A new study on mental health among teenage girls came out a couple of days ago, and is summarised in this piece from the Guardian. Here's a snippet:
According to the report, A Generation Under Stress?, two in five felt worse about themselves after looking at pictures of models, pop stars and actresses in magazines. Some teens also felt under pressure from such publications to be thin, take drugs and even have plastic surgery. Many were self-conscious about their appearance and weight, with a number citing the pressure of the "size zero" culture. The girls questioned described being put under sexual pressure from boys at school or feeling obliged to wear clothes that made them look older.
Pressures to own material goods such as iPods, mobile phones and expensive clothes are also having a negative impact on the lives of many young girls, according to the report. The perceived need to own expensive gadgets left one in five girls feeling angry or sad. "To an extent teenagers have always felt isolated but new pressures, such as the need to buy expensive gadgets and school exams, are making the situation worse," said Murray. Exams made 74 % of the girls questions feel worried, and 19% felt negatively about themselves.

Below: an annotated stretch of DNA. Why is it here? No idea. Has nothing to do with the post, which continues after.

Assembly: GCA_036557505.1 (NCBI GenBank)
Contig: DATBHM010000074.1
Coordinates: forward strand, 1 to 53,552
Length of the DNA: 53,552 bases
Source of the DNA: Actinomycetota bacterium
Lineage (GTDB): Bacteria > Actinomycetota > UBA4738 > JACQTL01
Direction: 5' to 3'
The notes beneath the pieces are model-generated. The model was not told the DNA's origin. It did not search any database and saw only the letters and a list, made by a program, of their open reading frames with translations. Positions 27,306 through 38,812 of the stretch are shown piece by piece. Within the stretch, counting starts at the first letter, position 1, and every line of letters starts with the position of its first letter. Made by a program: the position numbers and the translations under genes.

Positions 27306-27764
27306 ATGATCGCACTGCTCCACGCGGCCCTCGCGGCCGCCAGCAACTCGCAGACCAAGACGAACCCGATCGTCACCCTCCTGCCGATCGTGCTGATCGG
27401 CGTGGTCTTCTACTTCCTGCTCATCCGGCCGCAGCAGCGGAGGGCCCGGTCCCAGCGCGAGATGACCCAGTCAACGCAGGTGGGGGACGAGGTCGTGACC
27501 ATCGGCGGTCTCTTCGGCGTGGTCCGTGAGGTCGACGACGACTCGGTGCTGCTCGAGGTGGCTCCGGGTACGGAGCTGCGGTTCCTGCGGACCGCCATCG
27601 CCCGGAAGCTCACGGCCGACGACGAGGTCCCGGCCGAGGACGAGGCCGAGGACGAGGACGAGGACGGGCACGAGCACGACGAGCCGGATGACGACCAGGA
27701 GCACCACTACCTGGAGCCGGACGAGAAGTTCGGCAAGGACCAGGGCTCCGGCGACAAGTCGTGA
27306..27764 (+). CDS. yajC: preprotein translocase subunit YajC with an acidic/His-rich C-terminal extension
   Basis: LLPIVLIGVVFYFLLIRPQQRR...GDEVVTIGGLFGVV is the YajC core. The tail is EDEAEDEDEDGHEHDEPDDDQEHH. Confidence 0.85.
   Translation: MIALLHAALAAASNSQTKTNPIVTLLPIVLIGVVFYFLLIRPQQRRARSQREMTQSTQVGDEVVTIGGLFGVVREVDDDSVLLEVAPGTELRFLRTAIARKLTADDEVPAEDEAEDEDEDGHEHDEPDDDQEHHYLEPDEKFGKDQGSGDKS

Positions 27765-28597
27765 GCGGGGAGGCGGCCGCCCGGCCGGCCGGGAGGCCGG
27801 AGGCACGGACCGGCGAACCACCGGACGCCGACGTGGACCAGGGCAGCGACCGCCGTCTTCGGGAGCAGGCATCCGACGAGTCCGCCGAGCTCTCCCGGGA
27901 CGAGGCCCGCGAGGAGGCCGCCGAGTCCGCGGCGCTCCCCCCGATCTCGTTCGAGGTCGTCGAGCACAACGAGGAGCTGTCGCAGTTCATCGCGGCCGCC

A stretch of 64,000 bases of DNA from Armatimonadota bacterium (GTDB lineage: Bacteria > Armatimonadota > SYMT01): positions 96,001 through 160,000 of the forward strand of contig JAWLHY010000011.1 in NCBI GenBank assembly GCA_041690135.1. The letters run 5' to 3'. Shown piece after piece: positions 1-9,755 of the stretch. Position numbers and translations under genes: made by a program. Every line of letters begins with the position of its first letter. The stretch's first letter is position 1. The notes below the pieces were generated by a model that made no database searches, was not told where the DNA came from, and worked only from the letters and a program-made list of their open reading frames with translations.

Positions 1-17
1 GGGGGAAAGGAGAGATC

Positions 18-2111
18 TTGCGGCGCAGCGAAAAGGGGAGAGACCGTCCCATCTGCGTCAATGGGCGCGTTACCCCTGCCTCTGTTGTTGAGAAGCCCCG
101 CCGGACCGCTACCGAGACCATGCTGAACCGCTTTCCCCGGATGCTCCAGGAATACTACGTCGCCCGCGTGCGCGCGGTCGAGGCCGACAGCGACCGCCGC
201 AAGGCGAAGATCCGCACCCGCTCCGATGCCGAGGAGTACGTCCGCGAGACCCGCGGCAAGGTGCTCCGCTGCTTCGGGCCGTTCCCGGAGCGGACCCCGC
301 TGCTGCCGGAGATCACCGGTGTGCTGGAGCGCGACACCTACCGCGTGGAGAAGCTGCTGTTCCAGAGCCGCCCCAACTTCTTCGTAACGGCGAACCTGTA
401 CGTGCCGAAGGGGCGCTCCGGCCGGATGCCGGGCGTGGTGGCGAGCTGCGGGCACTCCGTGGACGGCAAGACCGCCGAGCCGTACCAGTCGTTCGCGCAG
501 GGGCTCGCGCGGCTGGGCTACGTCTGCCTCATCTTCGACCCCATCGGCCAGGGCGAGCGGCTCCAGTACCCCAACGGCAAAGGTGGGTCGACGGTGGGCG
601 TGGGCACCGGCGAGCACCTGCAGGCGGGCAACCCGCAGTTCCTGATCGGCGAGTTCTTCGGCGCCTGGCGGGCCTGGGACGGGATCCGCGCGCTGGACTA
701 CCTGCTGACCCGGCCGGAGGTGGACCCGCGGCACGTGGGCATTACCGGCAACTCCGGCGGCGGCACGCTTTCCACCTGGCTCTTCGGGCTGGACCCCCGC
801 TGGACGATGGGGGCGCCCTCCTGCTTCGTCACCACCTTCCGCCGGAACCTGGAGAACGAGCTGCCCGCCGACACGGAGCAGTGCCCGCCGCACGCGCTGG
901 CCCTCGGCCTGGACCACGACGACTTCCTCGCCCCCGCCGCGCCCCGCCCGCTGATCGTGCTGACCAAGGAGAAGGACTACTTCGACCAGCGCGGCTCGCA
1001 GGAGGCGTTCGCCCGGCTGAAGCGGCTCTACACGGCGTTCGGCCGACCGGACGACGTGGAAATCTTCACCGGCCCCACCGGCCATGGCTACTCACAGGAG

You can download the full report here, and there are summary articles with comment at Shrink Rap, BBC, the Telegraph and there's a page on the Girlguiding website (who commissioned the report) with a couple of related reports published recently.